(2007) Cosci F, Schruers KR, Abrams K, Griez EJ.

Alcohol use disorders and panic disorder: a review of the evidence of a direct relationship. (Pub: J Clin Psychiatry.


(2004) Grant BF, Stinson FS, Dawson DA, Chou SP, Dufour MC, Compton W, Pickering RP, Kaplan K

Prevalence and co-occurrence of substance use disorders and independent mood and anxiety disorders: results from the National Epidemiologic Survey on Alcohol and Related Conditions. (Pub: Arch Gen Psychiatry.

[iv] (2010) Cosci F, Knuts IJ, Abrams K, Griez EJ, Schruers KR

Cigarette smoking and panic: a critical review of the literature. (Pub: J Clin Psychiatry.)


(1999) Amering M, Bankier B, Berger P, Griengl H, Windhaber J, Katschnig H.

Panic disorder and cigarette smoking behavior. (Pub: Compr Psychiatry.)


[v] Healing with Whole Foods, Paul Pitchford

[vi] (2011) Jacka FN, Mykletun A, Berk M, Bjelland I, Tell GS.

The association between habitual diet quality and the common mental disorders in community-dwelling adults: the Hordaland Health study. (Pub: Psychosom Med.)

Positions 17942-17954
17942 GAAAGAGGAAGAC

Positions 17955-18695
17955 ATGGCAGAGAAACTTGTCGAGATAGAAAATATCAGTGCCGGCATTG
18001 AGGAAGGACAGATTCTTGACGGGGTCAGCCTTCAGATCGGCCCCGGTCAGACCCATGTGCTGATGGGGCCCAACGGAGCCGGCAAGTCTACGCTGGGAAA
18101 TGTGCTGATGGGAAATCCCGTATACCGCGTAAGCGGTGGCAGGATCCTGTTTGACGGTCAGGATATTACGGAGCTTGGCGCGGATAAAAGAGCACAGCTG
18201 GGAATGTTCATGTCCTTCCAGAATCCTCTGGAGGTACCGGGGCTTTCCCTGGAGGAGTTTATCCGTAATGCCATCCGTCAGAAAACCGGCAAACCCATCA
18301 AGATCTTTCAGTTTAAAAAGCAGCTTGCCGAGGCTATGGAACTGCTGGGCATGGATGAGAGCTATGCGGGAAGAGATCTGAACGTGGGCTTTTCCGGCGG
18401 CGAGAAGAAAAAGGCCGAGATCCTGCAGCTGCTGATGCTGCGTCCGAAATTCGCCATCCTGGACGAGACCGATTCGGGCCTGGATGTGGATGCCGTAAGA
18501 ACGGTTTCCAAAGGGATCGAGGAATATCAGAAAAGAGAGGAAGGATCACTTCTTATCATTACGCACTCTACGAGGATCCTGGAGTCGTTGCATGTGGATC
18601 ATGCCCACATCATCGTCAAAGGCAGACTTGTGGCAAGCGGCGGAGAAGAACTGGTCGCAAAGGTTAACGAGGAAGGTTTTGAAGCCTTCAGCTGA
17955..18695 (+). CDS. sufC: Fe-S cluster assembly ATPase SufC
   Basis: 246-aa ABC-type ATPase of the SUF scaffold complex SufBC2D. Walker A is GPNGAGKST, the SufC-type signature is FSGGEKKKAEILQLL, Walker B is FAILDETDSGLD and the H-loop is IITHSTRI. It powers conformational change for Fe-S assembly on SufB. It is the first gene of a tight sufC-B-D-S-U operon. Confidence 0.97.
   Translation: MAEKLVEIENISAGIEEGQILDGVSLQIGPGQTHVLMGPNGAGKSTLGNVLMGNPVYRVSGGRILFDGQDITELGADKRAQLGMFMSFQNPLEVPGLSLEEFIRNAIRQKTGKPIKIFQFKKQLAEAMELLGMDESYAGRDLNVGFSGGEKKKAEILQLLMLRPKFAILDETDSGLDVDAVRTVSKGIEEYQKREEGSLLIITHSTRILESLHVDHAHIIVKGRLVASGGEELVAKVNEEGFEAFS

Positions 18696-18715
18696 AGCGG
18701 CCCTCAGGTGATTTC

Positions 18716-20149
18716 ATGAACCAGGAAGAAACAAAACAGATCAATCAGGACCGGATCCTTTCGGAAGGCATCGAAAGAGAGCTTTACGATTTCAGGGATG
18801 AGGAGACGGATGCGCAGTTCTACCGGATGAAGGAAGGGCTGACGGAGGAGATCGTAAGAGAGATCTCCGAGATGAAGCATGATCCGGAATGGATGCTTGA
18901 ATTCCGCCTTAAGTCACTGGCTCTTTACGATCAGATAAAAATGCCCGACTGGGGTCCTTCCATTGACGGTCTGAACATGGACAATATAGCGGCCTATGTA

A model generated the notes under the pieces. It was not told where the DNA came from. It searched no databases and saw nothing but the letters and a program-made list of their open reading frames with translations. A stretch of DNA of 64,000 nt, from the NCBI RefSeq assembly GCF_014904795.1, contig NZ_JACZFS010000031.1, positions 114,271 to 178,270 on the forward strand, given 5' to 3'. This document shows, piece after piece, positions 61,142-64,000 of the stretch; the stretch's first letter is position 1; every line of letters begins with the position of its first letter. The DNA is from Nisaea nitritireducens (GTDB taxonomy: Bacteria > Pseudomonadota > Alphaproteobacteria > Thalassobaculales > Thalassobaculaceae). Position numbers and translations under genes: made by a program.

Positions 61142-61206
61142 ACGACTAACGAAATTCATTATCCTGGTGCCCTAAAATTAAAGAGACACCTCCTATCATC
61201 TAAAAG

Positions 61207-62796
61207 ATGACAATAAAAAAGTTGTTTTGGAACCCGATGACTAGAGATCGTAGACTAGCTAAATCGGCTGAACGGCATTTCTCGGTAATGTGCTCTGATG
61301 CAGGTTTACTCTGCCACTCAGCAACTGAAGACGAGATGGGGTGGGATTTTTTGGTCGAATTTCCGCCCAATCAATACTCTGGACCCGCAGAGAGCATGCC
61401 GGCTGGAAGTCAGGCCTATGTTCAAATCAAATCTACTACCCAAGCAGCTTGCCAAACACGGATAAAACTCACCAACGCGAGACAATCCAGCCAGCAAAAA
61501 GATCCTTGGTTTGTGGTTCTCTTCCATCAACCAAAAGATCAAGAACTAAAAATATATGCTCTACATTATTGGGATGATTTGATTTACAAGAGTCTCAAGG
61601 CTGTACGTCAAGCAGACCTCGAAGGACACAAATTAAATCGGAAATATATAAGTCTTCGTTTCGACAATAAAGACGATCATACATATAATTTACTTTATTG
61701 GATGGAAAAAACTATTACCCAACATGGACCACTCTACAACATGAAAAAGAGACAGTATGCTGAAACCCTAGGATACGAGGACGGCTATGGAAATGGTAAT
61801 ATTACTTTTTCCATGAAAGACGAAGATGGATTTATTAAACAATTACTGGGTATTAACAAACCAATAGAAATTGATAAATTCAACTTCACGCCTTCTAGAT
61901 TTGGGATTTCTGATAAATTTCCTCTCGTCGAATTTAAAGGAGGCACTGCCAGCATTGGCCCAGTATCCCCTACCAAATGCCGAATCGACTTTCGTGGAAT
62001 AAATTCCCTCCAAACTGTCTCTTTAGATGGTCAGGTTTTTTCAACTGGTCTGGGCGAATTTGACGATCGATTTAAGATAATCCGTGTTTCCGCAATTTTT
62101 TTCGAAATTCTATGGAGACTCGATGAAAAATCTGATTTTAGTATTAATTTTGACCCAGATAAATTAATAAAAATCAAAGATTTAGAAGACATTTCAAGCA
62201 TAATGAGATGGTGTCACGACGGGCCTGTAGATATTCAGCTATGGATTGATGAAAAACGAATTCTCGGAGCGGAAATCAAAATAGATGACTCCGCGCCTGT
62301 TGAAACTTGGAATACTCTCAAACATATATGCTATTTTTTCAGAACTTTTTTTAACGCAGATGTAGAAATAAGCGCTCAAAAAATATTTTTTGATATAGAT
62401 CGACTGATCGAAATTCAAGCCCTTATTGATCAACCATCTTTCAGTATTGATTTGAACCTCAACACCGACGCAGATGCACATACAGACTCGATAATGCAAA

(2013) Hodge A, Almeida OP, English DR, Giles GG, Flicker L.

Patterns of dietary intake and psychological distress in older Australians: benefits not just from a Mediterranean diet. (Pub: Int Psychogeriatr.)


[vii] (2011) Ganio MS, Armstrong LE, Casa DJ, McDermott BP, Lee EC, Yamamoto LM, Marzano S, Lopez RM, Jimenez L, Le Bellego L, Chevillotte E, Lieberman HR. Mild dehydration impairs cognitive performance and mood of men. (Pub: Br J Nutr.)


(2012) Elgot A, El hiba O, Gamrani H.

The anxiogenic-like effects of dehydration in a semi-desert rodent Meriones shawi indicating the possible involvement of the serotoninergic system. Acta Histochem.


[viii] Healing with Whole Foods, Paul Pitchford

[ix] (2012) Tamplin J, Baker FA, Grocke D, Brazzale DJ, Pretto JJ, Ruehland WR, Buttifant M, Brown DJ, Berlowitz DJ. Effect of Singing on Respiratory Function, Voice, and Mood After Quadriplegia: A Randomized Controlled Trial. (Pub: Arch Phys Med Rehabil.)